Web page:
A group of Southern Region staff are championing the use of more neuro-informed practice, following their graduation from an Otago University course, SOCI404: Exploring Neuro-Disability in Health, Welfare and Justice Systems.
Te Mana Wāhine Change Lead Polly Cunningham says the graduates worked extremely hard, studying while working, to grow their knowledge in this space to share with their teams and the wider Department.
“It was wonderful to celebrate the achievements of our kaimahi (staff) at a certificate presentation, where the group reflected on their experience and their managers heard about potential ideas to improve neuro-diverse practice at our community and prison sites,” says Polly.
Designed to examine outcomes for people with neuro-disabilities like Foetal Alcohol Spectrum Disorders (FASD), Attention Deficit Hyperactivity Disorder (ADHD) and Autism Spectrum Disorder (ASD), the course helped the group understand what neuro-disability and neuro-diversity are, the impact these disabilities have on individuals, and what success could look like for these people within Ara Poutama Aotearoa.
“Neuro-divergent and neuro-disabled people are often marginalised and ‘unseen’, but if we have the tools to support these people, they can flourish and live as good a life as anyone else in Aotearoa,” says Professor Anita Gibbs. “Ara Poutama Aotearoa should be really proud of the achievements of Toni, Sophie, Roz, and Liz, who are already using and sharing their learnings to improve the outcomes for these people.”
This includes Sophie adjusting her way of writing PAC reports (Provision of Advice to the Courts) for people with a neuro-disability or neuro-diversity.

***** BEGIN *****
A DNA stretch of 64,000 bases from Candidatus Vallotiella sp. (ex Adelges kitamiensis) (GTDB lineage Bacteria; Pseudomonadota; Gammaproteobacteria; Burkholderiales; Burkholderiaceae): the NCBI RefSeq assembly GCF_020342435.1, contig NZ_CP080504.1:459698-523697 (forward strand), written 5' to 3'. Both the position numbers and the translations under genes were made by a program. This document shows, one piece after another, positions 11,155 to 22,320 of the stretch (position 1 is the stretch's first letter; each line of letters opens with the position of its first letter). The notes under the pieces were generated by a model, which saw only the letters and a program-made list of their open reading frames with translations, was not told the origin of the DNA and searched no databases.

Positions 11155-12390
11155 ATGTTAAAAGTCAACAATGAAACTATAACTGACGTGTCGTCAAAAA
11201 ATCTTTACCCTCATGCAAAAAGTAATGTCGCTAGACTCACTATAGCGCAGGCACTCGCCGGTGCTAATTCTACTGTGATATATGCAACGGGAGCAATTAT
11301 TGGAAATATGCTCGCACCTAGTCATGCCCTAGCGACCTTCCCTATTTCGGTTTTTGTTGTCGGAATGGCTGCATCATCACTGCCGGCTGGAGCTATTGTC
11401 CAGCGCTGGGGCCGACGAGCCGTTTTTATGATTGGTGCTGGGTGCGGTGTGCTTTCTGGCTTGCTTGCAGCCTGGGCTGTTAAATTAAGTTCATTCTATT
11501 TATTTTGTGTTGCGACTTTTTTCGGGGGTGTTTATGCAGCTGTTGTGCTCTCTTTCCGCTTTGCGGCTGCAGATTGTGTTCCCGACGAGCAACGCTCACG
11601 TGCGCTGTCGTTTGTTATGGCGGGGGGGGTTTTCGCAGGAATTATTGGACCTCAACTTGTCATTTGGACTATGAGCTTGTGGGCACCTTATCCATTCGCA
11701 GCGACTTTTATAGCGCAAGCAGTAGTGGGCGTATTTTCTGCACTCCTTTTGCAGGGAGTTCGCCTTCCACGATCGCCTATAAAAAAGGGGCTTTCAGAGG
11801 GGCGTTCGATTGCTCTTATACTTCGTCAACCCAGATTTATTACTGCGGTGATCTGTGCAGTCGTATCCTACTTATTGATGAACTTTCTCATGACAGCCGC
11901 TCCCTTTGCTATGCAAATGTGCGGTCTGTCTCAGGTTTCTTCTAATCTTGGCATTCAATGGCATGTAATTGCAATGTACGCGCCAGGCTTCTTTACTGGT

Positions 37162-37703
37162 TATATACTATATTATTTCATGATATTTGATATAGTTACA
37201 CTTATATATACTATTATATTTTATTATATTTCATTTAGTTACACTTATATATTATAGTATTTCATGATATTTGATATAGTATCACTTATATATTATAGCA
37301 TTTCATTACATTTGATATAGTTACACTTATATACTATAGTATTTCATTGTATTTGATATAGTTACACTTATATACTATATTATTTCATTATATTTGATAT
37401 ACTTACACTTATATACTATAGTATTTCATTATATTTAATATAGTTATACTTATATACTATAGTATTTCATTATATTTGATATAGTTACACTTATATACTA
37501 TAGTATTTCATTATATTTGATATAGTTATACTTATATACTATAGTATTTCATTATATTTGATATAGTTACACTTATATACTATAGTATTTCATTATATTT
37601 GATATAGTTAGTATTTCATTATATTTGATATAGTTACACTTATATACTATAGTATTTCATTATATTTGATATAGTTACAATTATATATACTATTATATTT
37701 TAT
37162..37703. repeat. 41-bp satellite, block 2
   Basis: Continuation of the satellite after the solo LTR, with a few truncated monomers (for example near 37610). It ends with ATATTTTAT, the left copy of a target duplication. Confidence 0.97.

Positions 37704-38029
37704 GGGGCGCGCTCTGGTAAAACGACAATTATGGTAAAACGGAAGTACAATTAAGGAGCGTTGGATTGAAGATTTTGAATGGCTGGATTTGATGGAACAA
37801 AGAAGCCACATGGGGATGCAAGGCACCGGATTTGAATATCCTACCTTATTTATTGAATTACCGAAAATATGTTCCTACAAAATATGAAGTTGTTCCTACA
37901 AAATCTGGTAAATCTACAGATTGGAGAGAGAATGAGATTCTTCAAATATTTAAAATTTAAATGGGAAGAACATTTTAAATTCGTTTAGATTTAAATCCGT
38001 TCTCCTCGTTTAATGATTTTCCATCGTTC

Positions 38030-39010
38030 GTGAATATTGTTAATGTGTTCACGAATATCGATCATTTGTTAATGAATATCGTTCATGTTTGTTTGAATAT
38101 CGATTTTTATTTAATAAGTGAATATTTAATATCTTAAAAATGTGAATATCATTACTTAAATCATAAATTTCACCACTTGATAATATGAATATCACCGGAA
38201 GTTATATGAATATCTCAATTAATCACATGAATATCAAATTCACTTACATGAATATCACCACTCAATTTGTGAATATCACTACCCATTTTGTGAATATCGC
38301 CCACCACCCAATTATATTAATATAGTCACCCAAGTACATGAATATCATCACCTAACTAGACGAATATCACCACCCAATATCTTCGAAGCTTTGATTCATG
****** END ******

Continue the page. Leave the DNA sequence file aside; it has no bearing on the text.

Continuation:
“With my learning, I was able to drill down and explore how one man’s neuro-disability had led to his re-offending again, despite perfect reporting, which gained really positive feedback from the judiciary. This kind of learning helps us support these people through sentence, knowing more about what kind of barriers are likely to come up,” she says.
Liz remembered having a similar experience, when a man’s inability to complete a programme was regarded as a failure, but was in fact linked to his neuro-divergent needs.
“After working with him, it became clear he wouldn't have had the capacity to engage with this programme or take on learnings, but that was counted against him in sentencing. Knowing more about people’s neuro-divergency or disability is key to helping us develop their reintegration pathway and new ways of working. We can reframe our responses to get different outcomes,” says Liz.
“I’m so grateful to have taken this course,” says Liz. “This is the start of our journey around how we can work with our unique clientele differently, achieving better outcomes with and for them.”